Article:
Saybrook residents report twister uprooted trees
By Rachael Scarborough King, Register Staff
July 25, 2008
OLD SAYBROOK — Some residents reported what they thought was a tornado or funnel cloud during a day of wild weather Wednesday.
Several people in the School House Road area north of Interstate 95 called Old Saybrook police and the National Weather Service reporting a funnel cloud moving through their backyards. Deputy Chief Michael Spera said that there were twisted and uprooted trees in the neighborhood, but no houses were damaged.
But police and weather officials said it is unclear whether there was a tornado or other unusual phenomenon, or whether it was just a powerful thunderstorm.
“We did have reports of a funnel cloud by a couple different folks in the Old Saybrook area from the thunderstorms that moved across, but we have nothing confirmed in terms of any damage related to tornadoes,” said Jeff Tongue, science and operations officer with the National Weather Service in Upton, N.Y. “As far as we know, there was no tornado.”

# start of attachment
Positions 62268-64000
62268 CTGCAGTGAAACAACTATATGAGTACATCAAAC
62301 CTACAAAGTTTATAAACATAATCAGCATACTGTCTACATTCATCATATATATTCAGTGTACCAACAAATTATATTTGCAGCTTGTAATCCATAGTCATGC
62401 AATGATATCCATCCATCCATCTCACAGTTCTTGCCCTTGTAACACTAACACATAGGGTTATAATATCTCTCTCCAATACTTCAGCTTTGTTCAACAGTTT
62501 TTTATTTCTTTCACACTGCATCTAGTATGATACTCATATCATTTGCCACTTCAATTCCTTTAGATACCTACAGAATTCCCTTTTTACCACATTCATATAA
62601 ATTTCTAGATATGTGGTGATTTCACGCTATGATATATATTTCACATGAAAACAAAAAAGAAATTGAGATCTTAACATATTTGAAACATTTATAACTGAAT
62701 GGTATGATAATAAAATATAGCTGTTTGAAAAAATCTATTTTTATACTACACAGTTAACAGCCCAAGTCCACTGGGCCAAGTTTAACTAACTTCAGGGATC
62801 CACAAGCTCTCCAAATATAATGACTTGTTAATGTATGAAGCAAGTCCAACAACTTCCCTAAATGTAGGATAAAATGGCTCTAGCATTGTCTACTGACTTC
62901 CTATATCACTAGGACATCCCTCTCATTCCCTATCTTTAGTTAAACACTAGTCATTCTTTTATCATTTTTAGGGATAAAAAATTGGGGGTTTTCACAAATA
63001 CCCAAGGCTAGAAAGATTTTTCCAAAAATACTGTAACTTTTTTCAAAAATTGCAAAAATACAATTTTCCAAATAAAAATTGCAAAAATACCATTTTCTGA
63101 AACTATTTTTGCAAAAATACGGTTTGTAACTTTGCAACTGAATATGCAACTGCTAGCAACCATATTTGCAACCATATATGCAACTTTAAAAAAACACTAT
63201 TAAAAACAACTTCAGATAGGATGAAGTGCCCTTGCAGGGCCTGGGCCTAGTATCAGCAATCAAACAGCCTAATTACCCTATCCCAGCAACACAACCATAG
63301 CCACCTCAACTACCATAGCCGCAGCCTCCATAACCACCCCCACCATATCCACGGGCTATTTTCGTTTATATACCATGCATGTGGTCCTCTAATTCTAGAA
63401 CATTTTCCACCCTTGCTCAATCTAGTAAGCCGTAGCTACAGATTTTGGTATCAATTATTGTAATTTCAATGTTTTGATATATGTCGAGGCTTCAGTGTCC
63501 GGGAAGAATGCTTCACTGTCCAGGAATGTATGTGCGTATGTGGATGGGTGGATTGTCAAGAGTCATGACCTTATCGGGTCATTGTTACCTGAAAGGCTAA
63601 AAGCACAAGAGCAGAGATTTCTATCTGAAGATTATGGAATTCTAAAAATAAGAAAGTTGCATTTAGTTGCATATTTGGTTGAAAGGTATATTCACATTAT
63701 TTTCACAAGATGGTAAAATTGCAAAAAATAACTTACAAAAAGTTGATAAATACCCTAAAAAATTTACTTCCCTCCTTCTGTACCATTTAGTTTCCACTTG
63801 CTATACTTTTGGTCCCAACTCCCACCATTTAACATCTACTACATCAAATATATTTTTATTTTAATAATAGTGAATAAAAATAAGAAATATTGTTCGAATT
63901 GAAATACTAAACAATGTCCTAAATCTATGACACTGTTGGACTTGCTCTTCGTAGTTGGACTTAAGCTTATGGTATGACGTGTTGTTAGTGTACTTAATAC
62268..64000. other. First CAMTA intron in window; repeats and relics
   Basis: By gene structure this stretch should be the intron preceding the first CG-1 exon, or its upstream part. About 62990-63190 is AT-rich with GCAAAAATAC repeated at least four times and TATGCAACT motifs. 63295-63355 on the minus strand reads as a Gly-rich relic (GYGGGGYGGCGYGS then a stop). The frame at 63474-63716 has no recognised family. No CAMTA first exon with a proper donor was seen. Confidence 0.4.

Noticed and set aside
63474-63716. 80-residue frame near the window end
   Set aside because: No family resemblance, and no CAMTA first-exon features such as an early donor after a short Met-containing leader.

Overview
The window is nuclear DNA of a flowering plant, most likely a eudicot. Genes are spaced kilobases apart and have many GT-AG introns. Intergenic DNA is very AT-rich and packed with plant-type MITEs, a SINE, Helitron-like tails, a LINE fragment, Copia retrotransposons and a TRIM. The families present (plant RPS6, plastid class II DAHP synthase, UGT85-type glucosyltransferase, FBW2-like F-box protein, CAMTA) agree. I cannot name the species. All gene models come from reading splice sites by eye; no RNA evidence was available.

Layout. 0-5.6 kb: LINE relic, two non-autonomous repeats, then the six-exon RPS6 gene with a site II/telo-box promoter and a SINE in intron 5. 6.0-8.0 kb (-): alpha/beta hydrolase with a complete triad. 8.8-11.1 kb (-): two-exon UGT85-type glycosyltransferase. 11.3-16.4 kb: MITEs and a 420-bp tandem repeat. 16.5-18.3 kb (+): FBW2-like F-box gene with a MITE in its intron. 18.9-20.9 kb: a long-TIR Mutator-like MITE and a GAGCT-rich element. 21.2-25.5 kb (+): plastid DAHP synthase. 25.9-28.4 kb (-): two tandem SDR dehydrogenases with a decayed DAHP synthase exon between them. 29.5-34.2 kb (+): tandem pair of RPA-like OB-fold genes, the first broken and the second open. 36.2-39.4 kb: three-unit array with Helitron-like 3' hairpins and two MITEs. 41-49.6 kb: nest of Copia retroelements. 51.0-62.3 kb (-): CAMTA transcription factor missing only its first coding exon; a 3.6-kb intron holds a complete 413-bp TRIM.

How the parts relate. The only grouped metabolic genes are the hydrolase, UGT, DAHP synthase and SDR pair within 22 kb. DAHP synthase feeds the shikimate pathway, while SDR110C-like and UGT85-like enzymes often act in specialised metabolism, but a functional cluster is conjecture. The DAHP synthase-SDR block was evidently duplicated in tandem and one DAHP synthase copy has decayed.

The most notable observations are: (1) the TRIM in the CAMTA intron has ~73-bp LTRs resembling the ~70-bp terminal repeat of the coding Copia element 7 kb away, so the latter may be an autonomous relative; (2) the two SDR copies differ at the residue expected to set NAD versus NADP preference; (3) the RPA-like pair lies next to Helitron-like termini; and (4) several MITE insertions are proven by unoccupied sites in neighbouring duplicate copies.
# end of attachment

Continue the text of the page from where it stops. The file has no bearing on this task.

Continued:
A funnel cloud is the “precursor to a tornado” before it has touched the ground, Tongue said. Alternatively, Spera said, the event may have been a microburst, a column of high downward winds.
Spera said state police contacted the National Weather Service to conduct an investigation of the incident, but Tongue said he was not aware of one at his office, which covers southern Connecticut. He added that funnel clouds or tornadoes are “very rare” in Connecticut, with one or two occurring each year.
“Most are extremely small — many actually go undetected,” he said. “I’d say it’s a very rare meteorological (event) in the Northeast.”
The National Weather Service will conduct an investigation in cases of heavy damage, Tongue said. If it concludes that a tornado occurred, officials will assign a severity rating to the twister.
He added that the Weather Service did not issue a tornado warning for the area yesterday. Spera said several houses in Old Saybrook were struck by lightning and the downtown area was flooded with about 4 inches of water, which has now receded.
“It was a very fast, quick-moving storm — nothing that we’re not used to in the summertime,” he said. “It’s something that public safety expects during the summer months.”